Landowner trainings prepare citizens to manage invasive plants on their own. Images courtesy of APIPP



This door hanger is used to communicate with private landowners.

APIPP hosts numerous presentations and events about invasive species and provides at least 3 trainings per summer to landowners on how to manage invasive plants on their own properties. Since APIPP focuses most of its management in areas of high conservation value or on infestations that have high spread potential, the residential areas of the PRISM receive little management. These trainings increase community awareness of invasive species issues, help combat misinformation about herbicide use, and empower property owners to address invasive plant problems on their own properties. APIPP also coordinates with the other seven NYS PRISMs and NYSDEC on New York State’s annual invasive species awareness week, hosts a biweekly seasonal blog, and has reached over 11,000 people through formal presentations alone between 2009 and 2015.


This four-page guide serves as a quick reference for landowners.

APIPP hires a seasonal educator who oversees their education and outreach efforts and serves as a liaison to private property owners to assist in obtaining treatment permissions for private property. APIPP developed education and outreach materials to complement this position, including invasive plant best management practice guidelines for home owners, which summarizes information regarding species identification and management techniques, as well as invasive plant door hangers that are designed to be left on a property owner’s door when an infestation has been observed on their property but no one is home. When response teams are conducting road corridor surveys, landowners are often approached directly when infestations are identified on their property.  If infestations on private property are identified as a priority for management, APIPP covers treatment costs.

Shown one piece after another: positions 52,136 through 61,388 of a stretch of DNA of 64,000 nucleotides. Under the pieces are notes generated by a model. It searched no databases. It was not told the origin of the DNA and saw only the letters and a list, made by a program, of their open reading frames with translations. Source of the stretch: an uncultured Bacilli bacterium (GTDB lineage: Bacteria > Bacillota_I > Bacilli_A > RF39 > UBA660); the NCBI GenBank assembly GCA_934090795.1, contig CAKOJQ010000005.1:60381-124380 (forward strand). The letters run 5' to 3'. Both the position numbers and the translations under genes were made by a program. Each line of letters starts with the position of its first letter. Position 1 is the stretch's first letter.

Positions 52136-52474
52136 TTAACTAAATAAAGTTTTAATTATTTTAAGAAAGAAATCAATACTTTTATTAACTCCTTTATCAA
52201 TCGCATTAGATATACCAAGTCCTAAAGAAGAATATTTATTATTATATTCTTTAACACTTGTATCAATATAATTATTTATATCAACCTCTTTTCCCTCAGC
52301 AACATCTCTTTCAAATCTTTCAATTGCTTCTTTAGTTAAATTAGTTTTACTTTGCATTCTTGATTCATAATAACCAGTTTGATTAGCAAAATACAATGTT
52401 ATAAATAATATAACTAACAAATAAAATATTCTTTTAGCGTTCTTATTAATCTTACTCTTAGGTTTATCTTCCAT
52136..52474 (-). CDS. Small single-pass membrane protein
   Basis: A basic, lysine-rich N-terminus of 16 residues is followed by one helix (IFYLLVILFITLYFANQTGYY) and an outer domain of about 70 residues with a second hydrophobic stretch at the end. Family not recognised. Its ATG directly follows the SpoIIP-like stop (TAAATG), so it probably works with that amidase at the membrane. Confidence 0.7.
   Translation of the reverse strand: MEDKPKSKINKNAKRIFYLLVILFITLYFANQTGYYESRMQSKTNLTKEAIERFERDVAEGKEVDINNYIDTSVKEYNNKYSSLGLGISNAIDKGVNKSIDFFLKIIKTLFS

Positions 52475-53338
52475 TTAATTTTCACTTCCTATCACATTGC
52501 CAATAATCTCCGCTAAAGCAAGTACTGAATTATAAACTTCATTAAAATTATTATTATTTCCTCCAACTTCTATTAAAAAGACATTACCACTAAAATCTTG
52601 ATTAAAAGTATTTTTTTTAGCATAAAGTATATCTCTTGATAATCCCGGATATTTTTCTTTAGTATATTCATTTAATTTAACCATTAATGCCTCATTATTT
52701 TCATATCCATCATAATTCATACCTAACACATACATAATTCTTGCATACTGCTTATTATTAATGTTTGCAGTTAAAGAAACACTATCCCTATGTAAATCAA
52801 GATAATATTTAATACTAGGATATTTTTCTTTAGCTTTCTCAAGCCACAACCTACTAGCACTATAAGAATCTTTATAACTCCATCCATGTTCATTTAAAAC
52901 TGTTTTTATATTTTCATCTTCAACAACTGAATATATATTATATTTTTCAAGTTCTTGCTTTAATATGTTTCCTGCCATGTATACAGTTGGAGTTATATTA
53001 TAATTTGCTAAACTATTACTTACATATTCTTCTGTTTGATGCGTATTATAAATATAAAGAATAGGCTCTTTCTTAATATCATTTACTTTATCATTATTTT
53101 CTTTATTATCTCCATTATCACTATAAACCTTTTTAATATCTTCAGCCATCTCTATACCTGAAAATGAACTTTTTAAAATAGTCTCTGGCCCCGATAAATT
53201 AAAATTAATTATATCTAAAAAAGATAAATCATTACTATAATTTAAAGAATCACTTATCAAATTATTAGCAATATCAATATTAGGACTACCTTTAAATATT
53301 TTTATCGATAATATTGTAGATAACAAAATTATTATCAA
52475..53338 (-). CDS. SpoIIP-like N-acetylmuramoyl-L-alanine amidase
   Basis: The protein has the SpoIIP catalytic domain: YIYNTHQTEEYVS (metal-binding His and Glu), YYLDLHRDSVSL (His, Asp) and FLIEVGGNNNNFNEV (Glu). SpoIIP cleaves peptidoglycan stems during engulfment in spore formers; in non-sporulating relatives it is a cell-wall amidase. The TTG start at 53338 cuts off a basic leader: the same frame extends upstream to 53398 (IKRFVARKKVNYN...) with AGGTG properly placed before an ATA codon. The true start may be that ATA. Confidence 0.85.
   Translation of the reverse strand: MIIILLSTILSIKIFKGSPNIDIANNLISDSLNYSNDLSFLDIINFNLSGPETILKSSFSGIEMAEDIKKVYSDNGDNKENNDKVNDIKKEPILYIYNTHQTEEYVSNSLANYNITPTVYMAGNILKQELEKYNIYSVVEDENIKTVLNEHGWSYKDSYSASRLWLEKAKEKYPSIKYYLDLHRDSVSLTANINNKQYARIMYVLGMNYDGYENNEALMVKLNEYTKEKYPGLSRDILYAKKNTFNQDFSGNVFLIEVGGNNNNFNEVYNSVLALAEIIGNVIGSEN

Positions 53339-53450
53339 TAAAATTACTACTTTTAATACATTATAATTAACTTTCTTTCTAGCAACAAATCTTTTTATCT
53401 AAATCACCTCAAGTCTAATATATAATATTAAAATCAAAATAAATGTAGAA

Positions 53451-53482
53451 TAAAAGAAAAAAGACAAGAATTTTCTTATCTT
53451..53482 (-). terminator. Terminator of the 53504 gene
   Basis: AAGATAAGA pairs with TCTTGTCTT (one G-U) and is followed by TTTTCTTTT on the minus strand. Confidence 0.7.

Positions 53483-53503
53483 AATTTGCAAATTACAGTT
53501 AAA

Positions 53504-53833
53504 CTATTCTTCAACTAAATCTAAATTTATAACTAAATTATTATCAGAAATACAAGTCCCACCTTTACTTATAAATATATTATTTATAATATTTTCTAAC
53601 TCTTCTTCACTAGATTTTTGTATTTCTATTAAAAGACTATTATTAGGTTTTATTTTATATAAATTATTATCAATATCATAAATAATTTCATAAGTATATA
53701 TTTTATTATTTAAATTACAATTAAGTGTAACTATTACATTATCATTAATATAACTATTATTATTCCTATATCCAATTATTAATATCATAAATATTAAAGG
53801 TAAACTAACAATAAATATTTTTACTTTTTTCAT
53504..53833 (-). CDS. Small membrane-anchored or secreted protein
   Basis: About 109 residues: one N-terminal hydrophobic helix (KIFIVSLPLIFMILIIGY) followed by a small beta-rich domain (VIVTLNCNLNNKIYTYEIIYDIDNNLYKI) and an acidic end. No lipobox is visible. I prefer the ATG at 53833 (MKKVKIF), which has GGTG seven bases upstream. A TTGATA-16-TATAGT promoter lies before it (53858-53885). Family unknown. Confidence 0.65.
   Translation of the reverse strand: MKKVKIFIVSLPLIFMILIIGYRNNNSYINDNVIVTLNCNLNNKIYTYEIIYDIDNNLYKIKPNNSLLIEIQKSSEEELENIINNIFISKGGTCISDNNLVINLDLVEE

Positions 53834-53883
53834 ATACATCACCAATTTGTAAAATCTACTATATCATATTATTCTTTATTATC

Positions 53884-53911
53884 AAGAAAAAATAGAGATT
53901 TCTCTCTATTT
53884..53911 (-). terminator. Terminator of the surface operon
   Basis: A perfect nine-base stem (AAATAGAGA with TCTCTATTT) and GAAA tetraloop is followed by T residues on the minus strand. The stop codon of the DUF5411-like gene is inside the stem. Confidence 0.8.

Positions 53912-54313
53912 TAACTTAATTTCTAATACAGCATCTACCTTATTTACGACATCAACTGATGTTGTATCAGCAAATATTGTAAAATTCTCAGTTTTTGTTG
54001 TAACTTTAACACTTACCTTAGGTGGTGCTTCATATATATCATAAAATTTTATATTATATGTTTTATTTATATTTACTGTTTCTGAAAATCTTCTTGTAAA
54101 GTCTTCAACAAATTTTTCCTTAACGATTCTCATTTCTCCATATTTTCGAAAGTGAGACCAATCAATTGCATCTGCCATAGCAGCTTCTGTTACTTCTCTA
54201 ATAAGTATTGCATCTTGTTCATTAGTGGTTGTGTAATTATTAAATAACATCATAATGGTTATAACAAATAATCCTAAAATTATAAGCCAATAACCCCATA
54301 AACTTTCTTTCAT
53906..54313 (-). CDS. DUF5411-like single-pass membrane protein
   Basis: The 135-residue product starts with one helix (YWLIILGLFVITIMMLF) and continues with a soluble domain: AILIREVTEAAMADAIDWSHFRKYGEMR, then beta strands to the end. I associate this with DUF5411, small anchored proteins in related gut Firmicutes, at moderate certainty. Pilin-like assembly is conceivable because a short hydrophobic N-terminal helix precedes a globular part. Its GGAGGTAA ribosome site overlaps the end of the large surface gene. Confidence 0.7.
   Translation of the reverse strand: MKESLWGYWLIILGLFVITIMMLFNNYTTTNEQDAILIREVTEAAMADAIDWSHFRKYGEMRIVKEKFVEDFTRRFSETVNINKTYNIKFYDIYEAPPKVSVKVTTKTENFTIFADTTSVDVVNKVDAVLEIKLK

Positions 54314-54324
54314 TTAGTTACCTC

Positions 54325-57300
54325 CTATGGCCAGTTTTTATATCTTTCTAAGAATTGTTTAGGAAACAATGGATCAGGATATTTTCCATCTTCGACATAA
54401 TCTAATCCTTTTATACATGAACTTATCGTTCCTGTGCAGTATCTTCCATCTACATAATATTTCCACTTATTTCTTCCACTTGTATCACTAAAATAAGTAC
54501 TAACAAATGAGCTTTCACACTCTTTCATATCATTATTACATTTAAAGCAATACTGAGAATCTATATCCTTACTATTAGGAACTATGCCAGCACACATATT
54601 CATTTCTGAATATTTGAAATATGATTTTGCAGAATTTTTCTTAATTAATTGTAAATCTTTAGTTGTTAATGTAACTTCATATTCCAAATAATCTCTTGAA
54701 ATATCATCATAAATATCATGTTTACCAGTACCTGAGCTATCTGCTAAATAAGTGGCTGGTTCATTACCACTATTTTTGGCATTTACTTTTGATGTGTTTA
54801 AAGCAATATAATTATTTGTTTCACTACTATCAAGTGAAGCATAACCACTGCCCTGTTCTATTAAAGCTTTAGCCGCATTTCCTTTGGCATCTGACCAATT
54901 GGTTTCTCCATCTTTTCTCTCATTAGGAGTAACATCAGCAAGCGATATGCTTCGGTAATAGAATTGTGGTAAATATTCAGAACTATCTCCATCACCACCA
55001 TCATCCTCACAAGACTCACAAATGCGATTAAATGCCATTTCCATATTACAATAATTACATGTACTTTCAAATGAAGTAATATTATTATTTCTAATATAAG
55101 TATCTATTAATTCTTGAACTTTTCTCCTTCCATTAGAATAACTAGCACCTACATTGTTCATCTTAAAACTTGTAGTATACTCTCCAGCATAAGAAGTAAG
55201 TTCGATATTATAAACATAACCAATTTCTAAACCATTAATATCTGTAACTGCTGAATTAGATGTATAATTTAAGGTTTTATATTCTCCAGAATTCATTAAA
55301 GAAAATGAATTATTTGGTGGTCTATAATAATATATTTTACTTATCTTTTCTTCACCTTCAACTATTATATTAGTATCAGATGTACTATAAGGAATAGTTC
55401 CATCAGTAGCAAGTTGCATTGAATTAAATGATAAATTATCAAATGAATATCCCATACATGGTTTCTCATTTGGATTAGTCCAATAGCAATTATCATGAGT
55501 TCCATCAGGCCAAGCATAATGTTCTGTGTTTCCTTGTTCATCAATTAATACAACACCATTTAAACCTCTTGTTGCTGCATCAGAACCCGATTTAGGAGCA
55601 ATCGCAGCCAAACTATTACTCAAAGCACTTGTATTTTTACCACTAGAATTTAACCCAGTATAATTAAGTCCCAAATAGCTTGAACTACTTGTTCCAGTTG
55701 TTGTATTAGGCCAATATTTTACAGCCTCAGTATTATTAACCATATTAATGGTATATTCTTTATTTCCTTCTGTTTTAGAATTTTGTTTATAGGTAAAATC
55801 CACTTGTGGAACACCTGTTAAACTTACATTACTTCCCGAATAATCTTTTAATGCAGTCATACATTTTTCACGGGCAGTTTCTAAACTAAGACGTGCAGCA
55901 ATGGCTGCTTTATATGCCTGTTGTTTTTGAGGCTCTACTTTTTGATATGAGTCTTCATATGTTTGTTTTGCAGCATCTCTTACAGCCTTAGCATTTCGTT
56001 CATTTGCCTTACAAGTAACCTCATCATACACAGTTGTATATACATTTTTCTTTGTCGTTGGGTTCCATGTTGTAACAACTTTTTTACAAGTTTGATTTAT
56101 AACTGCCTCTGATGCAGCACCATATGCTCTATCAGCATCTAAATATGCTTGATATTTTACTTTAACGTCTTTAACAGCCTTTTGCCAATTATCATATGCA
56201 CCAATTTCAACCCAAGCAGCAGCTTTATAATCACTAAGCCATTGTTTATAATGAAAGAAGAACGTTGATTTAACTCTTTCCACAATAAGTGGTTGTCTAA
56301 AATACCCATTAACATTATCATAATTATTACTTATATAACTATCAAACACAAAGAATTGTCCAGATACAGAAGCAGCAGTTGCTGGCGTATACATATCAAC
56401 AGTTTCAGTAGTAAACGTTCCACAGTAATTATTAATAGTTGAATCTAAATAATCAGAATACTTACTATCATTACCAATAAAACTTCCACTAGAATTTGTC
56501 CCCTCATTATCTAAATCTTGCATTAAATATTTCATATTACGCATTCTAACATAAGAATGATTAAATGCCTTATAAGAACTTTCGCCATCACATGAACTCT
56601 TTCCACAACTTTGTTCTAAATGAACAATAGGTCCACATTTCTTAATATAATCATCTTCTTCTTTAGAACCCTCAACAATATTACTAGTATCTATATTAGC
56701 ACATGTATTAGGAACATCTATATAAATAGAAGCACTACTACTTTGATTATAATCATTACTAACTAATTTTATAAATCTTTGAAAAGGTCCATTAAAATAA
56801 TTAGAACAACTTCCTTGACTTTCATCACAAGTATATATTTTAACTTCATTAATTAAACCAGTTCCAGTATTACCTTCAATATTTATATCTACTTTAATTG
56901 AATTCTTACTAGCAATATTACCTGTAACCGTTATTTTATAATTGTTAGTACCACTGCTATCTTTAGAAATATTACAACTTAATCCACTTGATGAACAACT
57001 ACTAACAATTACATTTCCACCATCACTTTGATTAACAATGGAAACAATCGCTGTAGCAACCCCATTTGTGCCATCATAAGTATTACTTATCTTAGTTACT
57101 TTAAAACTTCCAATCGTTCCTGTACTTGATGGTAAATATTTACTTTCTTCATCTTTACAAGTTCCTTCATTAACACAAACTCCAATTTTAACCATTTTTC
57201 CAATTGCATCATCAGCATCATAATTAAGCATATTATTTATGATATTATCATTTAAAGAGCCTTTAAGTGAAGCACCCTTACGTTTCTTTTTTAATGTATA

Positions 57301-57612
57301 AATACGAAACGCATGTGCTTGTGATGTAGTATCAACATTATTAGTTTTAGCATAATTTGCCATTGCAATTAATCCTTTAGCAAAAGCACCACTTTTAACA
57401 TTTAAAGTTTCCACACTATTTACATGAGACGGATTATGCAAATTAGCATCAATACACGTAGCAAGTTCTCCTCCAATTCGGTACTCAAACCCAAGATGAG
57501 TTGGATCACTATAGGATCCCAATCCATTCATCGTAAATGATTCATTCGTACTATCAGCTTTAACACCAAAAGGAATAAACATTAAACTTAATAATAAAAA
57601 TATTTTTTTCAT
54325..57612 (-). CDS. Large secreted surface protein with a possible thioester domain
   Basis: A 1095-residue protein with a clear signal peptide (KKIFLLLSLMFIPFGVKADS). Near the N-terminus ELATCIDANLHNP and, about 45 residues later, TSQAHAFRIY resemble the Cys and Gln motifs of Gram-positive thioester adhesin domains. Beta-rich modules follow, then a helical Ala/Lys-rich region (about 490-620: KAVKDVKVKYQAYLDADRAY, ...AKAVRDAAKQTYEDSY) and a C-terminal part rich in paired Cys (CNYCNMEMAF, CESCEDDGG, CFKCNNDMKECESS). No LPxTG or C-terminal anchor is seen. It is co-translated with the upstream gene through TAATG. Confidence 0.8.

Since road corridors and their maintenance serve as primary conduits for spreading non-native Phragmites, APIPP attends and presents at NYSDOT/highway department trainings, conducts site visits, and coordinates management activities with highway department staff. APIPP maps and flags large infestations along the road corridor for DOT to manage. All of this management data is tracked in the WIMS database. APIPP also collaborated with NYSDOT to produce an invasive plant best management practices document for road corridors.